Skip to Content

College of Arts and Sciences

  • IAAR Sponsored Lecture

    Lunch and Learn Series 2020

    Qiana Whitted, Director of African American Studies and Professor of English

IAAR Activities

The institute hosts a variety of seminars, conferences and other special events that are chosen to highlight the mission.  

IAAR Spring Lecture with Dr. Lee D. Baker

"Du Bois, Boas, and the Real Race Problem"

Thursday, 2/25, 6:00 p.m. - 7:30 p.m. via Zoom

Lee D. Baker is a Professor of Cultural Anthropology, Sociology, and African and African American Studies at Duke University.

Virtual Symposium - Carolina-Barbados Connection

November 13-14, 2020

The fall of 2020  mark 350s years of the historical connection between the Carolinas and Barbados – representing migration from Barbados and the beginning of slavery in the Carolinas. This conference commemorates 350 of years of this connection and explores the historical and contemporary connections between Barbados and the Carolinas.

Symposium Program [PDF]

Symposium Flyer [PDF]

IAAR Lunch and Learn

Tuesday, September 29, 2020 at Noon

Please join us for a conversation about COVID-19 and the African American community with Dr. Ramon Jackson and Alada Shinault-Small as they discuss the South Carolina African American Heritage Commission (SCAAHC) and the Black Carolinians Speak:

Portraits of a Pandemic Project.

Click here to access the Lunch and Learn

“The goal of this initiative—Black Carolinians Speak: Portraits of a Pandemic—is to gather first person testimonies, letters, music, images, art and other documents that capture the experiences of African Americans in South Carolina during the global pandemic of 2020.  Unlike earlier pandemics, such as the 1918 Spanish Flu, we have a unique opportunity to share and preserve stories documenting how African Americans in South Carolina lived, connected, loved, found hope, and survived a public health crisis.” – Project website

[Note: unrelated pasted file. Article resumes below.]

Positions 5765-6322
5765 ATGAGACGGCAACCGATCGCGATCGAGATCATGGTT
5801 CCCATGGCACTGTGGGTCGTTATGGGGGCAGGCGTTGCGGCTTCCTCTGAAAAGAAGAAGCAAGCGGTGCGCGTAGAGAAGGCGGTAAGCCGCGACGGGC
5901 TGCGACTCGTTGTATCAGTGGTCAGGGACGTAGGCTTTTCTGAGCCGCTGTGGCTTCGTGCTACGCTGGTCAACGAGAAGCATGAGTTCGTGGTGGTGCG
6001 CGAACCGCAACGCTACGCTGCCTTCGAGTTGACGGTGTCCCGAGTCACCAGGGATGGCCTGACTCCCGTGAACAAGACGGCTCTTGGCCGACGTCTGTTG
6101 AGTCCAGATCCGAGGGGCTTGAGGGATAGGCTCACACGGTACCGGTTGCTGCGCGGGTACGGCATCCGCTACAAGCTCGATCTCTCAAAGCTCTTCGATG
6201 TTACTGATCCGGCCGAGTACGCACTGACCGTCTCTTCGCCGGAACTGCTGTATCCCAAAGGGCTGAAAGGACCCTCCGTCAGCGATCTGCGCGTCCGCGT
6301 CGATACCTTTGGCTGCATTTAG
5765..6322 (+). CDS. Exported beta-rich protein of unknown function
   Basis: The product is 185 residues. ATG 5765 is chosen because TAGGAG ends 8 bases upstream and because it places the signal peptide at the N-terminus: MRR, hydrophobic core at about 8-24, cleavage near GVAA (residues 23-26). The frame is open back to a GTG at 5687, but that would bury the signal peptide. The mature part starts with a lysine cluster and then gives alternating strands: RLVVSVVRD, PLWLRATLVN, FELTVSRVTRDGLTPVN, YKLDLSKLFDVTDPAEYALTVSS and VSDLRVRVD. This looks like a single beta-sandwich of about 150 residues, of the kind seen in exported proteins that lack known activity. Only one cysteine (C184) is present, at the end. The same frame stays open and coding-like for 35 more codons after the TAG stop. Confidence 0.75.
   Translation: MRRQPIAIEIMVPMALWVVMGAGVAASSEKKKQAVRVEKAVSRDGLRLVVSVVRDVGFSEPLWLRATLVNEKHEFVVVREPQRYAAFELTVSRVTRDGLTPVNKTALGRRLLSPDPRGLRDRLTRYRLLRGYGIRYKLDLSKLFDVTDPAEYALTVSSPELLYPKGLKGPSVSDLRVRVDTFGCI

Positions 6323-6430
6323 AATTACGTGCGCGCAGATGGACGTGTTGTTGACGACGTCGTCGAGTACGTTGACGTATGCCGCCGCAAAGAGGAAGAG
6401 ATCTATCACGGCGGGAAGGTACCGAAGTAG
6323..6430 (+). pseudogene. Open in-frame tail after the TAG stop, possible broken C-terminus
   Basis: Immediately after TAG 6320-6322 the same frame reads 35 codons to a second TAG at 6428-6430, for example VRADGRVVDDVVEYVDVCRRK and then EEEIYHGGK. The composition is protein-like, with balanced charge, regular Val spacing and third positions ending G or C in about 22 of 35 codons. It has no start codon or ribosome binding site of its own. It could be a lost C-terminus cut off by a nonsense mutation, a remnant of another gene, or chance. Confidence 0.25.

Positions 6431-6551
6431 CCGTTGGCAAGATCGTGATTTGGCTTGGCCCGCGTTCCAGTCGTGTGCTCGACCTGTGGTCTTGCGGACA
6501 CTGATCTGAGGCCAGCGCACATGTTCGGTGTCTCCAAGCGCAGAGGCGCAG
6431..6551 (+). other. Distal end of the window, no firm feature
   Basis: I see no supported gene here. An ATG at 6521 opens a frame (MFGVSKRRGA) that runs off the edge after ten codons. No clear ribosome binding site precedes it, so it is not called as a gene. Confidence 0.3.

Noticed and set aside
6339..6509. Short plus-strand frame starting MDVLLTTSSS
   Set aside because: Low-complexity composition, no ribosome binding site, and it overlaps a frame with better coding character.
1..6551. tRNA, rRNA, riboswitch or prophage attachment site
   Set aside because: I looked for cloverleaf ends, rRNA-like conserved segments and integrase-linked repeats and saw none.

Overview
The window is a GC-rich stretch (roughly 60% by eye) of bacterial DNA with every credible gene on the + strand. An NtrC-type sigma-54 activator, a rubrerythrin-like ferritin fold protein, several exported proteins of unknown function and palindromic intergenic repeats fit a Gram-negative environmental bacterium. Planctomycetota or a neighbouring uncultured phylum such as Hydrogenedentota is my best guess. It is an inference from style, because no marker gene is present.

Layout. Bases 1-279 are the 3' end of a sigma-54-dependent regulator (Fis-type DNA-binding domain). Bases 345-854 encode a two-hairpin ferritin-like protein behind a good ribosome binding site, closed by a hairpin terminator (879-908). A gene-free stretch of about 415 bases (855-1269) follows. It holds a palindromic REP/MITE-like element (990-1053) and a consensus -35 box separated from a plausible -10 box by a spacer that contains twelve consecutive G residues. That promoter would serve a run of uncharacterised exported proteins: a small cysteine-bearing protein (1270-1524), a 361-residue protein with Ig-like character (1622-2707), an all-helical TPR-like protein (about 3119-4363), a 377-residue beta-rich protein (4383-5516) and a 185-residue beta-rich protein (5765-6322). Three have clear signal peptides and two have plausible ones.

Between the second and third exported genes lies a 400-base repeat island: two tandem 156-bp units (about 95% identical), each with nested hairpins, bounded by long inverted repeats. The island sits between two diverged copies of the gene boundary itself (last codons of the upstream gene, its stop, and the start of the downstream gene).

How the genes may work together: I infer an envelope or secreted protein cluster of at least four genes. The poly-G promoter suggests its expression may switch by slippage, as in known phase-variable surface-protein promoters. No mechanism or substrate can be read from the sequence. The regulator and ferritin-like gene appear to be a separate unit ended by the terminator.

Black Carolinians Speak: Portraits of a Pandemic Website

Event: Lecture, Art Presentation, and Discussion (via Zoom)

August 31, 2020

Hurricane Katrina 15 Years Later and the Artwork of JRenee: Race, Injustice, and Memories of Home (part of the CAS Justice Theme Semester)

On August 29, 2005, the levees broke in New Orleans, LA following Hurricane Katrina, and flooded much of the city. What unfolded over the next few days was a national catastrophe involving destruction and displacement. Jennifer “JRenee” Johnson is an internationally renowned reverse glass artist from New Orleans. She left New Orleans in the aftermath of Katrina and eventually settled in the Columbia, SC area. Some of her artwork reflects life in New Orleans, history and culture, and the impact the hurricane had on people as they were displaced. She will discuss memories of home, the significance of Hurricane Katrina, and how she keeps New Orleans culture and traditions alive in her work. 

Lunch and Learn Series (Spring 2020)

January 29, 2020  
“Civil Rights Comics: From Martin Luther King and the Montgomery Story to the March Trilogy”
Qiana Whitted, Director of African American Studies and Professor of English

Challenge the conventional. Create the exceptional. No Limits.